Word changes can be subtle and nuanced. So, for instance, when, as has happened in promoting the legalization of euthanasia and physician-assisted suicide, more words are used to describe something that already had a name – euthanasia has become “physician assisted dying” and even the word death is dropped – we should know that we are being manipulated and something is being concealed. That something is the intentional infliction of death.

The strongest case for the legalization of euthanasia is made at the level of the suffering identified individual who wants to die when and how they choose. Australian journalist Andrew Denton makes the case for legalizing euthanasia in this way in describing his father’s death. We feel compassion for his father and Mr. Denton himself for the suffering they both endured and our hearts rightly go out to them.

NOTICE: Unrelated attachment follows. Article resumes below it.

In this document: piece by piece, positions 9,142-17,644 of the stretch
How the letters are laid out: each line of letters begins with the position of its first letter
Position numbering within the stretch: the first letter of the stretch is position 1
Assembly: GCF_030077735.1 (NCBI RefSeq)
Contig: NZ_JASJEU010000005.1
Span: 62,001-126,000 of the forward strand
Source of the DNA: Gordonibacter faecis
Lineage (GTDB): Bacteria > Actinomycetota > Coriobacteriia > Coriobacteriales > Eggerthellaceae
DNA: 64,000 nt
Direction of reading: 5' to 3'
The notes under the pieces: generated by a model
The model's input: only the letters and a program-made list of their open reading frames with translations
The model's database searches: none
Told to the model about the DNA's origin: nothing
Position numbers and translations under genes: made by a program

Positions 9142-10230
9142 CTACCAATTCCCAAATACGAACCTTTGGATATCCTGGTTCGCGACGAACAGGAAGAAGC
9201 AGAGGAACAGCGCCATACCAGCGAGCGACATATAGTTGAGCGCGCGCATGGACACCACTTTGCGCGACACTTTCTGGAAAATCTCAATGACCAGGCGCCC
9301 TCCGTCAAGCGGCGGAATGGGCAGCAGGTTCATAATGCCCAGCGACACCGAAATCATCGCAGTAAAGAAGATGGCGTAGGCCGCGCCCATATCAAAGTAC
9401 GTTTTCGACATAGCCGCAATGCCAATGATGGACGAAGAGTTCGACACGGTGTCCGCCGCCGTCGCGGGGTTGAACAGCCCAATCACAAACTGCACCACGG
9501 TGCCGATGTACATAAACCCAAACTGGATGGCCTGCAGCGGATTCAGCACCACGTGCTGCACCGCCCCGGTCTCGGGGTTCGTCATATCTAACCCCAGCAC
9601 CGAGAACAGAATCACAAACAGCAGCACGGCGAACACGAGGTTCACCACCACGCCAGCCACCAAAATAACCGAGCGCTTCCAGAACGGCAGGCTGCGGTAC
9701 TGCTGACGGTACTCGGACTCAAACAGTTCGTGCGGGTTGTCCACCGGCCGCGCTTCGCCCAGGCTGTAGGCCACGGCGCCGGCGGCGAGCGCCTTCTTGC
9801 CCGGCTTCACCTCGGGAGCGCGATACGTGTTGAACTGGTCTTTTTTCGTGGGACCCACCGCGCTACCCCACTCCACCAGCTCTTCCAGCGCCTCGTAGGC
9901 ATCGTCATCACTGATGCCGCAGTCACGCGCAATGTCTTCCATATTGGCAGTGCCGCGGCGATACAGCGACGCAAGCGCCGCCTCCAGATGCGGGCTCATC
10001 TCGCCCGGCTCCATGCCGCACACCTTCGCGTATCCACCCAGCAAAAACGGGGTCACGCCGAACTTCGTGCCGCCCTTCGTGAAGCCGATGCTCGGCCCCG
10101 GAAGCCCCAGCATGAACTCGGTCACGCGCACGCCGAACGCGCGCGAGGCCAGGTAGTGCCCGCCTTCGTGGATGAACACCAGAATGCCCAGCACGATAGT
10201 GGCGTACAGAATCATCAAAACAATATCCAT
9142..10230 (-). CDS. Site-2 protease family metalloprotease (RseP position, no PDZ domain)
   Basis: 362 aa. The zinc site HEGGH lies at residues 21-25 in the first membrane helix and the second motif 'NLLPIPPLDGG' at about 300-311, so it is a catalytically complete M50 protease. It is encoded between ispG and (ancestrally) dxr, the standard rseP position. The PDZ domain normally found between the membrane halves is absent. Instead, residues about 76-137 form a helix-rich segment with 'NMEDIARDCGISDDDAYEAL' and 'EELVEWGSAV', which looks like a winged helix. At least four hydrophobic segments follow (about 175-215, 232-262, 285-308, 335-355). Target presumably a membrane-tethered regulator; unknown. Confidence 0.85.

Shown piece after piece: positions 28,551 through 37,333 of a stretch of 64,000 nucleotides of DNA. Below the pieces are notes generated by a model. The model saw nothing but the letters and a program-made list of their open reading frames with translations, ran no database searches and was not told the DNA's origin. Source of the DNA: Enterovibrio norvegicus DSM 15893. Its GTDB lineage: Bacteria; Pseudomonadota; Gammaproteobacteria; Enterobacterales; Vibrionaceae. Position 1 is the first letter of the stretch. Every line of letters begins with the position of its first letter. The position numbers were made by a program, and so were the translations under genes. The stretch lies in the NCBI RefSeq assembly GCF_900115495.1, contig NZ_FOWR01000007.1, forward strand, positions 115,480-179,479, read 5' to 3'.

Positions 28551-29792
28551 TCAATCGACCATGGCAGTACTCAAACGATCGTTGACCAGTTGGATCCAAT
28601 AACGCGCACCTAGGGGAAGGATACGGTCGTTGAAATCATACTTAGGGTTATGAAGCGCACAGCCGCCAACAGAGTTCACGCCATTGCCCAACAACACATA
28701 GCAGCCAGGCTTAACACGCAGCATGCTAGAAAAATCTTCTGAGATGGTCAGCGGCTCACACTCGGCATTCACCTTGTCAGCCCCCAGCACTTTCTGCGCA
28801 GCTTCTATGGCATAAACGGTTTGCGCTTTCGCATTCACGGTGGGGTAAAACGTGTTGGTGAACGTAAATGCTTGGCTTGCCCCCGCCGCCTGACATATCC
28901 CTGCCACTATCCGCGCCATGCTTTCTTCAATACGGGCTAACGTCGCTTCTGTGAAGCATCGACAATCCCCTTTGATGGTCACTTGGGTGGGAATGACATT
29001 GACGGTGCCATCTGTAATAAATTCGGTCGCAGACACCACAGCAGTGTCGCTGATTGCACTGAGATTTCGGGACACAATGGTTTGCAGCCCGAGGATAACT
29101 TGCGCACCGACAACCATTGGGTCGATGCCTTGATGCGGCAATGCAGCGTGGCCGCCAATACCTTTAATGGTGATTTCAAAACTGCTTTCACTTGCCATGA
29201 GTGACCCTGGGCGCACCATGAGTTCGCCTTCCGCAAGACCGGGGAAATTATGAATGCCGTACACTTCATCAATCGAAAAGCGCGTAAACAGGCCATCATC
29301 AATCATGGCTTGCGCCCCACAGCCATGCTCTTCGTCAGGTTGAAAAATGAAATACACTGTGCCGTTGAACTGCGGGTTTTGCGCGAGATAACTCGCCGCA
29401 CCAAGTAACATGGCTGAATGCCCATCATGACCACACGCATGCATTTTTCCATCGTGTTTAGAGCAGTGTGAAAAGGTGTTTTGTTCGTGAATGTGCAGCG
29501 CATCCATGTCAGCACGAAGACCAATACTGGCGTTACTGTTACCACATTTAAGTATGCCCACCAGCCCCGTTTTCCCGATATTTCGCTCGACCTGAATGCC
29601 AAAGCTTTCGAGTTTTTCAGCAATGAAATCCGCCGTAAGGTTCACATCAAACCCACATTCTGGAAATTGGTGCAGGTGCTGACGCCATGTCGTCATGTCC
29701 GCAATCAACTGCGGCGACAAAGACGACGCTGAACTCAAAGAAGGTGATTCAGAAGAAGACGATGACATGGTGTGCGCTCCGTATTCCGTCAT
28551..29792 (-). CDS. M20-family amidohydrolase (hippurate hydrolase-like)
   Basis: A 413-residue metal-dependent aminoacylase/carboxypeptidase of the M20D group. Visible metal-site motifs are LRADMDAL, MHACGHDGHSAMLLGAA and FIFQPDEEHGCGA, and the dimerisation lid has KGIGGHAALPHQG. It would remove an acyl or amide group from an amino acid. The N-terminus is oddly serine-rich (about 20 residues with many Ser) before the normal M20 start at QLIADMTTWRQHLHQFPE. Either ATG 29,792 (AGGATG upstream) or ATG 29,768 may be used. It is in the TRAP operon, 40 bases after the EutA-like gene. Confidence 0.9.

In a post-truth society feelings matter more than facts, the heart rules the head. So the facts about the larger impact of legalizing euthanasia – what it will mean for healthcare institutions, professions and professionals; how it will damage foundational societal values, such as respect for human life in general and the prohibition on intentionally killing another human being, except to save life; the impact in the future of normalizing euthanasia; and so on – are ignored or even denied.

Even hard factual evidence is rejected: In Canada the courts accepted the pro-euthanasia claim that in the Netherlands and Belgium, where euthanasia is legal, there was no “logical slippery slope” (the situations and persons eligible for euthanasia expand rapidly and very substantially once it is legalized) or “practical slippery slope” (euthanasia is carried out in breach of the law, especially on vulnerable people).